A Short Primer on Egypt Now » American Footprints

The following is a guest post by Noor Khan
Basic Egypt facts
Egypt has about 80 million people and is the most populated Arab country. It is the 2nd most populated African country. The per capita income is about $5500, but the income gap is very large, with the vast majority of people living on about $5/day. It is a net exporter of petroleum, but not a major one. Many Egyptians work in the Petro-states or the West and send money back for their families. The three largest sources of hard currency in Egypt are tourism, the Suez Canal, and remittances from abroad. The literacy rate is between 60% and 70%, pretty good for Africa. About 85-87% of Egyptians are Sunni Muslim and 10-12% are Coptic Christian. Egypt gets 1.3 billion in military aid from the USA.
Egypt has NEVER experienced a real democracy. Despite being technically independent since 1922, it was under British colonial control until the Free Officers “Revolution” in 1952. Since Nasser and the Free Officers were pretty popular, the time is often looked back on nostalgically, especially by the lower classes, but it was a military government. Since Nasser’s death in 1970, Egypt was ruled by Anwar Sadat until he was assassinated in 1981 and M. Hosni Mubarak since then. Upon coming to power, Mubarak instated an Emergency Law which suspends many constitutional protections and basically gives the state complete jurisdiction for anything falling under the category “security.” There is no guaranteed right to privacy, free speech, assembly, press, or even a trial. Although there are a number of members of the judiciary who have tried to maintain its independence from the state, they are regularly thwarted and often removed or worse.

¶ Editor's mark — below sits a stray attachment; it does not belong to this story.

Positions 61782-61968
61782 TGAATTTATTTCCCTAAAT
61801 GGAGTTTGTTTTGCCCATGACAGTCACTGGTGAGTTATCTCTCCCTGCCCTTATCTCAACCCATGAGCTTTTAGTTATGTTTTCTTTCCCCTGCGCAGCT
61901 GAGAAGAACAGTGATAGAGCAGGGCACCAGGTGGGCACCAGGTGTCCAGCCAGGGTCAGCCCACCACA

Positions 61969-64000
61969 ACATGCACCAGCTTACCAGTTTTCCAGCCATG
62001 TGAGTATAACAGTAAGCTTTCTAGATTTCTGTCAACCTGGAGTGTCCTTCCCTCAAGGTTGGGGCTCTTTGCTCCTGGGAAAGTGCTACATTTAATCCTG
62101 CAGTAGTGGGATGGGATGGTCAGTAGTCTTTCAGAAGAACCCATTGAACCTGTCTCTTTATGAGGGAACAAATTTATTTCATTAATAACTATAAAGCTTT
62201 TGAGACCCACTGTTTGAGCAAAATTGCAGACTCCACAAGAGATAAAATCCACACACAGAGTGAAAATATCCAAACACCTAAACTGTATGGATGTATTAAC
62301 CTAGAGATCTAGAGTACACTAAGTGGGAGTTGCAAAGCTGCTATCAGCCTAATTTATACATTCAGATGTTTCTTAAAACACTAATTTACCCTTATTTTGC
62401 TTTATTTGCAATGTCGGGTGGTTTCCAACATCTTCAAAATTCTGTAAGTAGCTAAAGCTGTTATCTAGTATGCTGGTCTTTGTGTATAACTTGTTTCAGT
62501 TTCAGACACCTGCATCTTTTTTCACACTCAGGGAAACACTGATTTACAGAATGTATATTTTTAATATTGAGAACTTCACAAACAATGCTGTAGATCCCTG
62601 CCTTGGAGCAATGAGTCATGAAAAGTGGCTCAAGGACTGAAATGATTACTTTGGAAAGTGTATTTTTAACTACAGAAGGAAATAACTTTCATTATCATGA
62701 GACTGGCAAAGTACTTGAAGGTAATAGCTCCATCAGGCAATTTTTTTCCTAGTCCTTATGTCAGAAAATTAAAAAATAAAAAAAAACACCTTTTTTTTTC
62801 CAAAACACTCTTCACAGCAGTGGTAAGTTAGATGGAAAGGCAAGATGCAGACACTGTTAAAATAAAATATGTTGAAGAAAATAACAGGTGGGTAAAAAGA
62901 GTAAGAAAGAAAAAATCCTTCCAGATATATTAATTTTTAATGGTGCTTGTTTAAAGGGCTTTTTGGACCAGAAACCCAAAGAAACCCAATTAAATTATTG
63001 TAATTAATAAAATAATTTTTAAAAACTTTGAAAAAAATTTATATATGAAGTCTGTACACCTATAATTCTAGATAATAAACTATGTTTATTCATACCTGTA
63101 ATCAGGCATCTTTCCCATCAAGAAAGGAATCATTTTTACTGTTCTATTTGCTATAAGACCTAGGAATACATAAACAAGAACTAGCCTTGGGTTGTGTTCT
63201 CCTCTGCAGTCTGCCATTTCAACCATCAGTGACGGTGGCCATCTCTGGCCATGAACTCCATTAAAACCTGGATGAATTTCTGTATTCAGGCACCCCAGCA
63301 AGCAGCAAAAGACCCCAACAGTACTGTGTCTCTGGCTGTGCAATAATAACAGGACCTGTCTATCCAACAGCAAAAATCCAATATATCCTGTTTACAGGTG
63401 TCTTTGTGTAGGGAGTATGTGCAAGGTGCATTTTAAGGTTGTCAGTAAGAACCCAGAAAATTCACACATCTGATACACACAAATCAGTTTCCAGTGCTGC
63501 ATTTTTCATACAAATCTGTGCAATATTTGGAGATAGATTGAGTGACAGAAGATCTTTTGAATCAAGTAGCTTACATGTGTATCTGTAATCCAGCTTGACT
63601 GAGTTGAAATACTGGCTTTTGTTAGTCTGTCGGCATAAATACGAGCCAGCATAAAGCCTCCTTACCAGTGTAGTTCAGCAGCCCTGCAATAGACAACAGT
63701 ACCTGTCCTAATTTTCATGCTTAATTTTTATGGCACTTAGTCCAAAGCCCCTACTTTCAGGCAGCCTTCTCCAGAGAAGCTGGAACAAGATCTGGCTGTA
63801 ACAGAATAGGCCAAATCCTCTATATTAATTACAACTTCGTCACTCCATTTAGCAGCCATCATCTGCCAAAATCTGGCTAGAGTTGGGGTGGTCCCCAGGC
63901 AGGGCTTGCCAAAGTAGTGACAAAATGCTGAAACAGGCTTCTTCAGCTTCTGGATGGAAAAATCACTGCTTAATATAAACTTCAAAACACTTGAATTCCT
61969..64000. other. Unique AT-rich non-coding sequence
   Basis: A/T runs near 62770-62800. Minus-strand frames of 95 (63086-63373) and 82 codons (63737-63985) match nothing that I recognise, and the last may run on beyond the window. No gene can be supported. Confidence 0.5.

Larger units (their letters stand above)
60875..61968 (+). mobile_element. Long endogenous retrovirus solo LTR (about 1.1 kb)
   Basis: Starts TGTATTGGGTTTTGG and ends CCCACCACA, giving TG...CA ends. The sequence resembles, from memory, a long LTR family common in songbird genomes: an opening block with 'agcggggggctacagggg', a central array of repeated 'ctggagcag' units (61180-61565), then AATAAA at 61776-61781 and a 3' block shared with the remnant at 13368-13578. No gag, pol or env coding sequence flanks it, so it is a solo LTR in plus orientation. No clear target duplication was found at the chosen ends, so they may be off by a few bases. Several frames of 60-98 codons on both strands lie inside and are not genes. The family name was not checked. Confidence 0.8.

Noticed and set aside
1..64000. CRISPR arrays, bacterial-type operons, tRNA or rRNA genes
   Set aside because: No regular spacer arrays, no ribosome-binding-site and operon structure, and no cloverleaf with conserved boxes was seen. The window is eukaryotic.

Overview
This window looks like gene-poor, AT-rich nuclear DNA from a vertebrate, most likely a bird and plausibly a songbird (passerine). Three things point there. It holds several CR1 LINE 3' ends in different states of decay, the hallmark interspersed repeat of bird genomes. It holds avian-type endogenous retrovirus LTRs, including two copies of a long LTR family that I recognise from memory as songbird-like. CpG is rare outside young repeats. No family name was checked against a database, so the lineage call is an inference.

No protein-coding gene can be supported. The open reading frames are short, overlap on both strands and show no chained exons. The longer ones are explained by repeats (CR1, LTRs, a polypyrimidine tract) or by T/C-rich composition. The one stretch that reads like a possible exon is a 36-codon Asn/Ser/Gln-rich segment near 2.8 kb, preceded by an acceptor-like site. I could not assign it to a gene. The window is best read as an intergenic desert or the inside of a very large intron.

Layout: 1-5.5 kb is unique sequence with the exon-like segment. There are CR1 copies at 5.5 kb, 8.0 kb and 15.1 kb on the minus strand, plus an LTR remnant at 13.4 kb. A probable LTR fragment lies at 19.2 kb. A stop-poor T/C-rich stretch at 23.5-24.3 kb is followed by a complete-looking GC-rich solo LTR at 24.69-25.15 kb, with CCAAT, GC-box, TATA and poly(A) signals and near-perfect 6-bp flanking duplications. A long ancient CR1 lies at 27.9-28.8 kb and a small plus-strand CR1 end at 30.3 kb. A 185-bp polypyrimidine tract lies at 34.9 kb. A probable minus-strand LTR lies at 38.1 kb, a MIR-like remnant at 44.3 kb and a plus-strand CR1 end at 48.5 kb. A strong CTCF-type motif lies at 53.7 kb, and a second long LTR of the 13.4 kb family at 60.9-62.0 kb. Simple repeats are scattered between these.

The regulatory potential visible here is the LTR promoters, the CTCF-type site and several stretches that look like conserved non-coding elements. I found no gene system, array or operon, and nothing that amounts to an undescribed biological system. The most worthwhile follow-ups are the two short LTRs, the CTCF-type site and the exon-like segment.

The political party which controls the country is the National Democratic Party. Other parties are allowed, but kept weak; the Muslim Brotherhood is technically banned but still the biggest party in opposition. When the elections are relatively free, they carry about 20% of the votes. There are periodic “elections” for a parliament that has no real power, and Mubarak is “re-elected” regularly with more than 90% of the vote. Recently, it has been clear that he expects his son Gamal to be “elected” after him (he’s 82), although there has always been a chance that another military strongman will take over, since Gamal is not from the military. Among the major contenders are Omar Suleiman, who was just named vice president, Ahmed Shafiq, who has just been made prime minister, and Sami Annan the Army Chief of Staff (who was in the USA on Wednesday).
Why are Egyptians in the streets protesting?
First of all, they want a real democracy. No one is fooled by the “elections” that just play musical chairs with the people already in power. They want real choices. Yes, many want the choice to vote for the Muslim Brotherhood. But that has NOT been the major theme in these protests, and in fact has been less important than anyone expected. The real issue is that the people want fair and free elections with all choices on the table. They want what most Americans want here.